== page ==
We met up with our friends Bud and Meredith (fellow Texans) when we relocated our homestead to the Fidalgo Bay RV Resort, still on Fidalgo Island. This was a bit different RV park from Pioneer Trails. Fully open sky, sites stacked like cord wood, views of the bay, and a nice bicycle/walking path that runs right through the park. There is a part of the path that is on kinda like a jetty with a footbridge over the channel which we used for Woody’s walkabouts. It provided us opportunities to see some of the local critters like harbor seals, blue herons, red rock crabs, a colorful starfish, and a whole bunch of clams “spitting” during low tide. Now, the last time we were with Bud & Meredith, it was at the opposite end of the world in Bar Harbor, ME. At that time, I can say I have never stuffed my face with so much lobster and steamed clams than I did then. Being on the left coast this time, substitute Dungeness crab for lobster and I can pretty much say the same thing. Mmmmmmmmmm…
One day we did a bicycle ride into town to wander their Farmer’s Market. It was relatively small as far as F.M.’s go, but we still managed to pick up some tomatos and tomatillos for future salsa. After hitting the market, we stopped off at a place called “Gere-a-Deli” for lunch and had some outstanding chow; Jeanne had a quinoa salad and I had a pastrami sandwich. I would highly recommend this place if you are ever in the area…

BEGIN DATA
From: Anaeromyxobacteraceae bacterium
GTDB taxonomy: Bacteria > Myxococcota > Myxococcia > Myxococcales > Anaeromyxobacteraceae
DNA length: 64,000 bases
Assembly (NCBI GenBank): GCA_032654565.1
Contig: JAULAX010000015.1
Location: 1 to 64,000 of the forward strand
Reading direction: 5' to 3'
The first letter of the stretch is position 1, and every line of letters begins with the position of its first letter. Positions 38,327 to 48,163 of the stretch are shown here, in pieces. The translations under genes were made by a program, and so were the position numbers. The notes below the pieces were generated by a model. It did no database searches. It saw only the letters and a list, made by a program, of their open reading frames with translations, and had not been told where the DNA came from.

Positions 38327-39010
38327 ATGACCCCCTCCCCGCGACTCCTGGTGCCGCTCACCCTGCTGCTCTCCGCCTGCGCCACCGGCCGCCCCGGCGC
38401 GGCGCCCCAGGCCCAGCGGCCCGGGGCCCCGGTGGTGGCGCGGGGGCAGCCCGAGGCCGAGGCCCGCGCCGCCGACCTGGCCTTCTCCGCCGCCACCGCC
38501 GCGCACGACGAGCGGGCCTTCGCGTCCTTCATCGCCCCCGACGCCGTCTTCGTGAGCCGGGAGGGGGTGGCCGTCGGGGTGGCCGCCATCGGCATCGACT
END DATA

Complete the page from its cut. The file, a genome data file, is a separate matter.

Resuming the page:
We made a short trip to check out the small hamlet of La Conner. This was another quaint little seaside town, home to a cool little antique shop called “Nasty Jacks”. We strolled town and some of the plaza/boardwalk areas along the docks and ended with some nachos at the La Conner Brewing Co.
Bud & Meredith took us up to Cap Sante Park where we were treated to some pretty good water and island views, as well as snow-covered Mt. Baker. As far as views go, we also hit Mt. Erie right in the middle of downtown Anacortes. There are a couple of viewing platforms at the top, as well as non-developed platforms which are frequented by mountain climbers and rapellers.
Our big excursion here was a ferry ride over to Friday Harbor on San Juan Island. The boat ride was just over an hour one-way, cruising through the islands, ever watchful for whale activity (but, alas, we got skunked). Friday Harbor was fun to cruise on foot, Jeanne and Meredith poking their heads into several of the local shops. We lunched at San Juan Island Brewery, of course testing out some of their brews, then ice-creamed our way back to the ferry. The scenery on the ferry rides was gorgeous, if you can stand to look at oceans, mountains, islands, and whole fleets of sailboats.
Well, tonight will be our last night on the island. A huge thanks to Bud & Meredith for all the good times, good food, and good “tour guiding”. A special shout out to Bud & Meredith’s friend “Bull”, a commander from Whidbey NAS who was staying at Fidalgo Bay RV Resort. He smoked some pork ribs, jalapeno poppers, and corn for dinner one night, all of which were OUTSTANDING! For our escape we have reservations for the Coupeville/Port Townsend ferry to float us across to the Olympic Peninsula, then from there, the fun begins—to find a place to park it for a few days…on Labor Day weekend no less! But hey, that’s the fun part of full-timing, ain’t it?!? Until next post…